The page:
In 1868, San Diego set aside 1,400 acres of cactus and chaparral as a public park. Today Balboa Park San Diego, Ca Phone: 1-619-239-0512), the city's most elegant public space, provides a lush setting for serene gardens, striking architecture, picnic grounds, golf courses, and the world-class San Diego Zoo San Diego, Ca Phone: 1-619-234-3153. Adm. fee), which showcases pygmy chimps, sun bears from Malaysia, and 22 new aviaries called the Wings of Australasia. This most famous Zoo in the World, features over 4,000 rare birds, mammals, reptiles and amphibians await you, with over 100 acres of award-winning gardens, entertaining tours and shows. Another star attraction, the Reuben H. Fleet Space Theater and Science Center (619-238-1233. Adm. fee) houses an Omnimax theater and hands-on exhibits. Also on the grounds are the Museum of Photographic Arts . San Diego, Ca Phone: 1-619-238-7559. Adm. fee), the Natural History Museum . San Diego, Ca Phone: 1-619-232-3821. Adm. fee), the Model Railroad Museum (San Diego, Ca Phone: 1-619-696-0199. Closed Mon.-Tues.; adm. fee), and the San Diego Museum of Art San Diego, Ca Phone: 1-619-232-7931. Closed Mon.; adm. fee).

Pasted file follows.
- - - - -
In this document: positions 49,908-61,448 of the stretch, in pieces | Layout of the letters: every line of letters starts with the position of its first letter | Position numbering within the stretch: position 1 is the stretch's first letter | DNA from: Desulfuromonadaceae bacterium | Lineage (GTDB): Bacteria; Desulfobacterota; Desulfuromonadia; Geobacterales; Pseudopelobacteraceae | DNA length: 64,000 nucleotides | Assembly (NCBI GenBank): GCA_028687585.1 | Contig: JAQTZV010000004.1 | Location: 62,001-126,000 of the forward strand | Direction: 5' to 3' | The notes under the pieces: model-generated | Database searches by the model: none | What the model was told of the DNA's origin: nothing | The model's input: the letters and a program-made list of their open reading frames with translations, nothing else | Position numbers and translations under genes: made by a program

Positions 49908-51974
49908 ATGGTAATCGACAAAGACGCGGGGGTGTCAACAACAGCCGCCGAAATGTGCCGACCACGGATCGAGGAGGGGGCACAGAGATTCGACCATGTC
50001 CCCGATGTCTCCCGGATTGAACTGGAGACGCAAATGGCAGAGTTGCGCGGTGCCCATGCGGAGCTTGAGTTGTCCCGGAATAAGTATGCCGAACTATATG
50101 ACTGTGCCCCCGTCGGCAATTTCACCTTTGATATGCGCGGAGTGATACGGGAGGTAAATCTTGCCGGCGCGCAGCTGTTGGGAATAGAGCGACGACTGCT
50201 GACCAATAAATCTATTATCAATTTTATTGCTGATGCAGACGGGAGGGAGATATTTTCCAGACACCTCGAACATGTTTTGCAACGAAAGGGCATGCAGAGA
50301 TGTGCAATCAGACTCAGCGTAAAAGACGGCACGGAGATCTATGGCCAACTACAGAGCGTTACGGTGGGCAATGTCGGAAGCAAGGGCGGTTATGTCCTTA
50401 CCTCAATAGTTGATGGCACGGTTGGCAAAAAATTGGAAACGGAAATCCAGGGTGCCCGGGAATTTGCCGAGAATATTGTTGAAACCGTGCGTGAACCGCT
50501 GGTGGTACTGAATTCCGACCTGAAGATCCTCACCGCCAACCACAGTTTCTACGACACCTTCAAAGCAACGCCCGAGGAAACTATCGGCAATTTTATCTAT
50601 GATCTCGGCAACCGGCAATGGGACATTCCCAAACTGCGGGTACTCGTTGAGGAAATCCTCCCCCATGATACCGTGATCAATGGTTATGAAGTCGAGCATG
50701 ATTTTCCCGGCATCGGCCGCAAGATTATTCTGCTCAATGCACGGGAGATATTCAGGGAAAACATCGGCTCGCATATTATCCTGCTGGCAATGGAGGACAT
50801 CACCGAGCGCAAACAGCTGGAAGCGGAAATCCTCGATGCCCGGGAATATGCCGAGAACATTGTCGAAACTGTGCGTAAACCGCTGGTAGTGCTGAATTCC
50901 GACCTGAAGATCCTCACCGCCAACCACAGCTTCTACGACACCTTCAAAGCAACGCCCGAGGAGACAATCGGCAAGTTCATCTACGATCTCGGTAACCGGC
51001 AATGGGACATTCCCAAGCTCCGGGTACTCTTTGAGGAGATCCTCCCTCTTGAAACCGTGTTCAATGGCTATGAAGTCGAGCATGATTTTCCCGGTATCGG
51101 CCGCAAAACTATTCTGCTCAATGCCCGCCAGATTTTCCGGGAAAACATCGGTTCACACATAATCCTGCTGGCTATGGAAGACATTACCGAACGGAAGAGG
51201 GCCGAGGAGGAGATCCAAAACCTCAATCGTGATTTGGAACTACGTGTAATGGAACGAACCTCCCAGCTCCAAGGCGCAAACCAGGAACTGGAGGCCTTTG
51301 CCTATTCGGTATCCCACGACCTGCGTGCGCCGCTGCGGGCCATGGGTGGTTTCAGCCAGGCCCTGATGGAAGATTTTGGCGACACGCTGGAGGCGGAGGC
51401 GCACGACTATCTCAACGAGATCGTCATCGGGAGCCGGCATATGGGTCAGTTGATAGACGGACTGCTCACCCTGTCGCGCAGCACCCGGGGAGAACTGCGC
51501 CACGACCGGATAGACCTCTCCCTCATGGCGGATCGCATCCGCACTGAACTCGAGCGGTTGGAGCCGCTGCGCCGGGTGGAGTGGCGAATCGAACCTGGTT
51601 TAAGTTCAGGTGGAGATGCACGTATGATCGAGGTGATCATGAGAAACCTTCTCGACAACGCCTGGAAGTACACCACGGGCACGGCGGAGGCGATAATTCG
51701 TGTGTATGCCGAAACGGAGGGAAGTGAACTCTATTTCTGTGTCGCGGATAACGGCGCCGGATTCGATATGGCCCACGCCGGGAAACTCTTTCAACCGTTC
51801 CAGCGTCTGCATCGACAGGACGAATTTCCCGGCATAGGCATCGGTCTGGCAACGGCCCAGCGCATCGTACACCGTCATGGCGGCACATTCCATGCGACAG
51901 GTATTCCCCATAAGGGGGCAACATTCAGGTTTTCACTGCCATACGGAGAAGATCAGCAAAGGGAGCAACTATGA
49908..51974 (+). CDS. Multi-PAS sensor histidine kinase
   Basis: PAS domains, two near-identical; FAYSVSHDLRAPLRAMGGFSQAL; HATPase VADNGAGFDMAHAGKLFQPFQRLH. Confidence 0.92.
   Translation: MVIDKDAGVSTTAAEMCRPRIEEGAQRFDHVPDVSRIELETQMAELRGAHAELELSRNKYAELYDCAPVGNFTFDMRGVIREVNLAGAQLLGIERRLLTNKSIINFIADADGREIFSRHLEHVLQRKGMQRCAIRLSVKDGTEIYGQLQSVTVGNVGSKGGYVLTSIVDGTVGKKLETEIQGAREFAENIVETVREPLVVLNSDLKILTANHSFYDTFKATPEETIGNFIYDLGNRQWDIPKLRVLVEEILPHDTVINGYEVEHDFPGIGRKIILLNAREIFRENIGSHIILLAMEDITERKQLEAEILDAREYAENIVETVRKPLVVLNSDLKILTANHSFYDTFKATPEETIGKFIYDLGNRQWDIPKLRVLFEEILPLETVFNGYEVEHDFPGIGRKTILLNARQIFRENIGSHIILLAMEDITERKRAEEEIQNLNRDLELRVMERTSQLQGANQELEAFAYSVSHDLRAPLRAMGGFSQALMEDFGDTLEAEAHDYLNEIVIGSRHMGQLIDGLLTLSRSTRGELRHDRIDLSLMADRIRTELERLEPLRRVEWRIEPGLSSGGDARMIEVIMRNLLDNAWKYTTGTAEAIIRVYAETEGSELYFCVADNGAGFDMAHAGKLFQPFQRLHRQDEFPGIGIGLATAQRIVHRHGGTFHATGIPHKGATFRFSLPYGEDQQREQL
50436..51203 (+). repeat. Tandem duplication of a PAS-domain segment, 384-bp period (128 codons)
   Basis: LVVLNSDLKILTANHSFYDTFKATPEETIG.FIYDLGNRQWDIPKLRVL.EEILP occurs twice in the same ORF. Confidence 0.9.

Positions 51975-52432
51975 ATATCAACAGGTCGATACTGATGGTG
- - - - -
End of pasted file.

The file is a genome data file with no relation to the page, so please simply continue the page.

Down on the Embarcadero waterfront, sailors will delight in the three historic ships moored at the Maritime Museum 1492 N. Harbor Drive. San Diego, Ca Phone: 1-619-234-9153. Adm. fee): the 1863 tall ship Star of India (the oldest iron-hulled vessel afloat), the 1898 San Francisco Bay ferry Berkeley, and the 1904 steam-powered yacht Medea.